Saturday, 5 November 2016

Why I hope Britain does not have an early election

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I'd hate to see a British general election called now, even though my party would win by a landslide. And even though it would mean the end of moaning by the 48% of the population who voted to remain in the EU.

It would shoot our fox, Jeremy Corbyn. I don't want him to go. I want him to stay in place as leader of the Labour Party for four more agonising, painful years. An election defeat would let the left reset.

2 comments:

  1. An election would put Labor in a very awkward spot. If they say they'll support the will of the people they'll lose quite badly but they'll survive. If they give any indication that they will support the efforts to ignore the will of the people they'll suffer the worst defeat in their history. They will lose their traditional working class base, possibly permanently.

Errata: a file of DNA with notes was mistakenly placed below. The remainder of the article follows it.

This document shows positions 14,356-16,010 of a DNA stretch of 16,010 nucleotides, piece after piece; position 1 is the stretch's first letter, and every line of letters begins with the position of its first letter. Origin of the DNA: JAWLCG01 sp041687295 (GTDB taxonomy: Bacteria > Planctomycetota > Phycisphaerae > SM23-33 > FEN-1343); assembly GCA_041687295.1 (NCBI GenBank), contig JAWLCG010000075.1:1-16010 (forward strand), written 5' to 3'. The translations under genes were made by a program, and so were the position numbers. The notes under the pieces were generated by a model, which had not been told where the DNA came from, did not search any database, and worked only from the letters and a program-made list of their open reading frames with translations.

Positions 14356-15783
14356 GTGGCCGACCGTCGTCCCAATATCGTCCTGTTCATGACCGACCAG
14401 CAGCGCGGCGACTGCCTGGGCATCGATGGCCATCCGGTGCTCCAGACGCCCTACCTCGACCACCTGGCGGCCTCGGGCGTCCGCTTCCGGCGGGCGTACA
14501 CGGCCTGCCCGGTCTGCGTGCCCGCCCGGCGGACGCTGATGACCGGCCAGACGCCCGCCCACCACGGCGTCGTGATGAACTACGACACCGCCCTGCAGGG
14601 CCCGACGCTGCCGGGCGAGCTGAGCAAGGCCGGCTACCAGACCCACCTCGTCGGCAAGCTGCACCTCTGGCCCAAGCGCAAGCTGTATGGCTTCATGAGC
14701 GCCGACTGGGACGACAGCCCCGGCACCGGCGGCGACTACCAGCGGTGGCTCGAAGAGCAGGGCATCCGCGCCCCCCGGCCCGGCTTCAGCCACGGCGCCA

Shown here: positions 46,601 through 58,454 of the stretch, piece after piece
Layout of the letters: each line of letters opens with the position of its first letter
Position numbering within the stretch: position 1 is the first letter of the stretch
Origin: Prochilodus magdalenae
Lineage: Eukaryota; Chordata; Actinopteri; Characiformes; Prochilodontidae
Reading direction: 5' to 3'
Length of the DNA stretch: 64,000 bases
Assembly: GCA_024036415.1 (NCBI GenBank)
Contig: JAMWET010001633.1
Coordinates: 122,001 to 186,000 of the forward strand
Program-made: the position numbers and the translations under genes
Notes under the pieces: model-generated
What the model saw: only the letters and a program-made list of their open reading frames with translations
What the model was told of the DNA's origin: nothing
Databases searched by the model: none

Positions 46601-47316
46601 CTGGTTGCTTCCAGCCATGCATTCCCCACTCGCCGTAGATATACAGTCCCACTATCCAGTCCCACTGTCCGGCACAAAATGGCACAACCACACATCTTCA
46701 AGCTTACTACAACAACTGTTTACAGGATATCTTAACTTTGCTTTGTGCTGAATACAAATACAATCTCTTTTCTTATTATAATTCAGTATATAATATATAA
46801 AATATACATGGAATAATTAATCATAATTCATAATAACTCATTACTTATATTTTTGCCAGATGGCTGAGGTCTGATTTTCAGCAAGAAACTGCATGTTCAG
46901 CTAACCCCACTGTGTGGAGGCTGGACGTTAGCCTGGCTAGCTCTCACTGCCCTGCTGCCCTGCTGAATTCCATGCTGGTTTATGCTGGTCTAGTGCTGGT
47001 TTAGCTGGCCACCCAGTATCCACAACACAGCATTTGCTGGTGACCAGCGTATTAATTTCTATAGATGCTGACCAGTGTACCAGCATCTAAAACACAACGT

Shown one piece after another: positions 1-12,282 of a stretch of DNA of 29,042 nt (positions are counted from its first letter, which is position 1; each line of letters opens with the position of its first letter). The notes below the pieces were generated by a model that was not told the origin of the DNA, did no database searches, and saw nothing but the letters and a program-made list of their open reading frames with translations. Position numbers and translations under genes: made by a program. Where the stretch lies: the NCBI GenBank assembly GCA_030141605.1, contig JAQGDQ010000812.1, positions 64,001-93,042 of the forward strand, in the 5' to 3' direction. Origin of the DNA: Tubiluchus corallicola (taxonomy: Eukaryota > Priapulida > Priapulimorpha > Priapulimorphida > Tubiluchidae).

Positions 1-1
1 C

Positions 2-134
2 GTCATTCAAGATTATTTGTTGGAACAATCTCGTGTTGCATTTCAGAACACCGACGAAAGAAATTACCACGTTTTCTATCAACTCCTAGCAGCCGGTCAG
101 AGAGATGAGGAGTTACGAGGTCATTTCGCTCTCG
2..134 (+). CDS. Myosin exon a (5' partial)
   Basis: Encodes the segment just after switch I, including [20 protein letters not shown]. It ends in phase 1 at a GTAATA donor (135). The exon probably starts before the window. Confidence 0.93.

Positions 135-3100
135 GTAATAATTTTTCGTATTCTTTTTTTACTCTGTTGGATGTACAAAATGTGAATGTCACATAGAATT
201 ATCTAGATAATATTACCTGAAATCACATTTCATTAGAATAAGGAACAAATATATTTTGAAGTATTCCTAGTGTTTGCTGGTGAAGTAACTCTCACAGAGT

And Theresa May will find herself with an enormous number of Tory MPs representing working class constituencies. Which may be a very good thing.

    Jeremy Corbyn is toast either way. Labor may try to rebuild itself as the Blairite party of the urban elites and immigrants but without the working class vote they'll be about as significant as the Liberal Democrats.

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    1. It's a mistake to think working class pro-Brexit and middle class pro-EU. All classes were divided. Older people who grew up outside EEC tended to be for Brexit. 43% of graduates voted for Brexit. Most Labour voters voted Remain. Corbyn has no chance which is why I hope he leads his party till 2020.

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